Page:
Atmos. Chem. Phys. Discuss., 11, 4487-4532, 2011
www.atmos-chem-phys-discuss.net/11/4487/2011/
doi:10.5194/acpd-11-4487-2011
© Author(s) 2011. This work is distributed
under the Creative Commons Attribution 3.0 License.
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This discussion paper has been under review for the journal Atmospheric Chemistry and Physics (ACP). Please refer to the corresponding final paper in ACP.
A numerical study of mountain waves in the upper troposphere and lower stratosphere
A. Mahalov1, M. Moustaoui1, and V. Grubišić2
1School of Mathematical and Statistical Sciences, Center for Environmental Fluid Dynamics, Arizona State University, Tempe, USA
2Department of Meteorology and Geophysics, University of Vienna, Vienna, Austria

Abstract. A numerical study of mountain waves in the Upper Troposphere and Lower Stratosphere (UTLS) is presented for two Intensive Observational Periods (IOPs) of the Terrain-induced Rotor Experiment (T-REX). The simulations use the Weather Research and Forecasting (WRF) model and a microscale model that is driven by the finest WRF nest. During IOP8, the simulation results reveal presence of perturbations with short wavelengths in zones of strong vertical wind shear in the UTLS that cause a reversal of momentum fluxes. The spectral properties of these perturbations and the attendant vertical profiles of heat and momentum fluxes show strong divergence near the tropopause indicating that they are generated by shear instability along shear lines locally induced by the primary mountain wave originating from the lower troposphere. This is further confirmed by results of an idealized simulation initialized with the temperature and wind profiles obtained from the microscale model. For IOP6, we analyse distributions of O3 and CO observed in aircraft measurements. These show small scale fluctuations with amplitudes and phases that vary along the path of the flight. Comparison between these fluctuations and the observed vertical velocity show that the behavior of these short fluctuations is due not only to the vertical motion, but also to the local mean vertical gradients where the waves evolve, which are modulated by larger variations. The microscale model simulation results shows favorable agreement with in situ radiosonde and aircraft observations. The high vertical resolution offered by the microscale model is found to be critical for resolution of smaller scale processes such as formation of inversion layer associated with trapped lee waves in the troposphere, and propagating mountain waves in the lower stratosphere.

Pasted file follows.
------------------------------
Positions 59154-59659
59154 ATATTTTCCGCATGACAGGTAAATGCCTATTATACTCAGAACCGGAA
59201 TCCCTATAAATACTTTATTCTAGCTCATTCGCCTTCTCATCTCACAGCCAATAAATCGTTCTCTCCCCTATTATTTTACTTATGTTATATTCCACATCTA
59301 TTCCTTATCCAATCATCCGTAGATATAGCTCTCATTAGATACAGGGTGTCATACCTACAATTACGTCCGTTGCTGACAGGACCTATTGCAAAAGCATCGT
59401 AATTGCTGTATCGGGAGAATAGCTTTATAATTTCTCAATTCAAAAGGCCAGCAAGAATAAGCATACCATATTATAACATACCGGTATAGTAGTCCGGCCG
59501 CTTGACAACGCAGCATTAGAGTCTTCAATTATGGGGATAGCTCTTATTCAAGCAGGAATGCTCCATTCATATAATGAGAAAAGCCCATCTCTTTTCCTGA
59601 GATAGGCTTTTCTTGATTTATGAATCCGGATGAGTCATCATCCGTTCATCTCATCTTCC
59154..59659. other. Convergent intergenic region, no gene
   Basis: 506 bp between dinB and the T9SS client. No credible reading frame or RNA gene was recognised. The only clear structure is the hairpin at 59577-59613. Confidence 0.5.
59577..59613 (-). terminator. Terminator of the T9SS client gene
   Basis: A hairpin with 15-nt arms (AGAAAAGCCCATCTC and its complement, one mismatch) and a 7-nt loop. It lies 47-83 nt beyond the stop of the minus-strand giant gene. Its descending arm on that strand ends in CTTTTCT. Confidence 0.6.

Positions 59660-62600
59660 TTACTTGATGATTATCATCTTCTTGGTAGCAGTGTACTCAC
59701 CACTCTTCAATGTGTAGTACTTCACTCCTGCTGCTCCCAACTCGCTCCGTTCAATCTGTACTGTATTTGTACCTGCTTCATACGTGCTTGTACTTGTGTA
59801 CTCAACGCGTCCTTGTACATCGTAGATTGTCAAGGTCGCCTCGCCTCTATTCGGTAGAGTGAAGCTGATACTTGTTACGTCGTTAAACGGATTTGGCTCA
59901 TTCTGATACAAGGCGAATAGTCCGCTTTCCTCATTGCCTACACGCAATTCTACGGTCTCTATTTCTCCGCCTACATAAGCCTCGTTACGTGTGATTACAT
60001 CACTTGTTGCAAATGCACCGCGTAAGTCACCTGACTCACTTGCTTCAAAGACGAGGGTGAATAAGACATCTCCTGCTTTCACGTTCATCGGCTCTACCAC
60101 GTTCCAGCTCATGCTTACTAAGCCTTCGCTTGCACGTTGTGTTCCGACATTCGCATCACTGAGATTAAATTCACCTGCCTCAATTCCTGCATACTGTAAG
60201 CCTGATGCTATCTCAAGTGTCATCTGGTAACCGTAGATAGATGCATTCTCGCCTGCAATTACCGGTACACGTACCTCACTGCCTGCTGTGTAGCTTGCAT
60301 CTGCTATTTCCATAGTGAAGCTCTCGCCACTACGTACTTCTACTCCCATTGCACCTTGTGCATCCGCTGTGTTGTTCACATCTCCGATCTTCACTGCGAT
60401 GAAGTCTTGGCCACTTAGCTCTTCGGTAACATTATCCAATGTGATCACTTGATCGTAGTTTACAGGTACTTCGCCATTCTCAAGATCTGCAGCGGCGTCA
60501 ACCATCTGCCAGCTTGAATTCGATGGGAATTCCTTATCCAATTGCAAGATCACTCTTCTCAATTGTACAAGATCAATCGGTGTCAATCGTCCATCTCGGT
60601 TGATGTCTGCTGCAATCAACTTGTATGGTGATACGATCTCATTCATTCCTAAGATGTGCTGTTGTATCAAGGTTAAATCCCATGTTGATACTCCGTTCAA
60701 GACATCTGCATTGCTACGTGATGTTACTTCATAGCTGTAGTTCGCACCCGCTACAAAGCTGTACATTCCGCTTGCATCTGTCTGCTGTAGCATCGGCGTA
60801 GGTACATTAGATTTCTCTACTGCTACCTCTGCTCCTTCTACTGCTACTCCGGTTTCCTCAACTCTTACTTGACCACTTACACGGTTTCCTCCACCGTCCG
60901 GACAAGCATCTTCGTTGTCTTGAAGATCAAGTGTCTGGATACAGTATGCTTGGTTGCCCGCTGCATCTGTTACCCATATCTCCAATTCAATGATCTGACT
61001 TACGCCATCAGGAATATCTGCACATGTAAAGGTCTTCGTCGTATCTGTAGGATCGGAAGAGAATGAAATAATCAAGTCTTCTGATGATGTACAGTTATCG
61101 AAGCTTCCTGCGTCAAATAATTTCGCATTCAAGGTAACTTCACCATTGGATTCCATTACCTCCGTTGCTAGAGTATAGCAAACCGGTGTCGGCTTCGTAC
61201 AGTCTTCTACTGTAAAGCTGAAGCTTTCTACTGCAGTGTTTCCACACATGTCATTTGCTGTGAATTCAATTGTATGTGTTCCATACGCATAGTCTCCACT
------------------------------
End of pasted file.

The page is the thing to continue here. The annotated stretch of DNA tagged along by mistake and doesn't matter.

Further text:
Citation: Mahalov, A., Moustaoui, M., and Grubišić, V.: A numerical study of mountain waves in the upper troposphere and lower stratosphere, Atmos. Chem. Phys. Discuss., 11, 4487-4532, doi:10.5194/acpd-11-4487-2011, 2011.
 
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